CBAC on NPR

RobStrickland Backcountry Notes

🎧 Headphone up and enjoy this National Public Radio coverage of the Crested Butte Avalanche Center’s new Outreach program!! Thanks for your generous support of the program. We couldn’t do it without you! Enjoy the sweet sounds of all of your hard work...🎧

As the story points out, the funding for this avalanche education and outreach program is only temporary, so please hit the button below to help us continue to sustain and grow the program!

Today’s NPR story was actually the second story covering our work this week! In case you missed it, check out the Colorado Sun article on our work linked below: 

Thank you for helping us in our 20-year mission of helping Gunnison County residents and visitors enjoy our mountains and come home safely to friends and family.

Avalanche Rescue Videos

RobStrickland Backcountry Notes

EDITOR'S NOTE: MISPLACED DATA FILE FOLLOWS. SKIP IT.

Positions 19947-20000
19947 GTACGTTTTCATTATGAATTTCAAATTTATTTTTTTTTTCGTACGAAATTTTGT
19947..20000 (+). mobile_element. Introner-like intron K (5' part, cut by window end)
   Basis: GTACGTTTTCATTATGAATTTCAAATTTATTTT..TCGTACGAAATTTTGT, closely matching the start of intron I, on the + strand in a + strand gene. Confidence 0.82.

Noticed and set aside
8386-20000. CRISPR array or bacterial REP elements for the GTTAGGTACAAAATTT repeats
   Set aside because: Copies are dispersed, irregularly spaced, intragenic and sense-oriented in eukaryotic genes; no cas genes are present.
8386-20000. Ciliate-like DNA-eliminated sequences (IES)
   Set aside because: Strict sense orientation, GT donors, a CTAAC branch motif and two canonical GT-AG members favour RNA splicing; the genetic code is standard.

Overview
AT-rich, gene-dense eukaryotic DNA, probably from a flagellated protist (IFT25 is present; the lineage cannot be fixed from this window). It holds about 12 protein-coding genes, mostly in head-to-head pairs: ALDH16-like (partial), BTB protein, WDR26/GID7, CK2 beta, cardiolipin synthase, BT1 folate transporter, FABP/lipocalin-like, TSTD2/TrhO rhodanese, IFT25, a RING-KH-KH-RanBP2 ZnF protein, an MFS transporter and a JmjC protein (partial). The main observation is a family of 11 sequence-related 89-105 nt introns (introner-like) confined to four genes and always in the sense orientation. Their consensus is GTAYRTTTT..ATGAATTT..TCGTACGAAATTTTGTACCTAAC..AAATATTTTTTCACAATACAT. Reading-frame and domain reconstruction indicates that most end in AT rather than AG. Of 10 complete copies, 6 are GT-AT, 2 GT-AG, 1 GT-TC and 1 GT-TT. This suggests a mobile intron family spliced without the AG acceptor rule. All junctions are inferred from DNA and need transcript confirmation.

CBAC Fireside Chats

2021 Fireside Chats

RobStrickland Backcountry Notes

Dec 20th- Wendy Wagner of the Chugach National Forest Avalanche Information Center.

Jan 7th- Dragons in the snow with Craig Gordon and Ed Power.

Jan 21st- Drew Hardesty, On the nature of forecasting… And why we get it wrong.

Feb 4th- Starr Jamison, Life after the Avalanche.

  • Recording.  HERE
  • password:  GPB7Tpz*

Feb 18th, 7-8:15 pm – Anne St. Clair, Canadian Forecaster Insights

March 18, Jacks Hutchinson. Left of Whumph and Avy Dogs. zoom link.

  • Recording
    here
    Passcode: d2*q5iiC

 

 

 

 

 

 

 

 

 

 

 

Our final Virtual Fireside Chat of the season is this Tuesday.  Dr. Erich Peitzsch, with the U.S.G.S., will be joining us from Glacier National Park, where he has been conducting research on wet avalanches, using drones to study the snowpack, avalanche fatality trends in the U.S., and more.  Join us at 7 p.m. on April 13th at this link: https://zoom.us/j/94179033141

RECORDING: Passcode: Rzn5Wv$5

WET SLAB THAT RAN DURING LAST WEEKEND’S WET CYCLE ON AVERY PEAK.

Snodgrass Accident Report

CBAC 2020-21 Accidents, 2020-21 Observations, Accidents, Backcountry Notes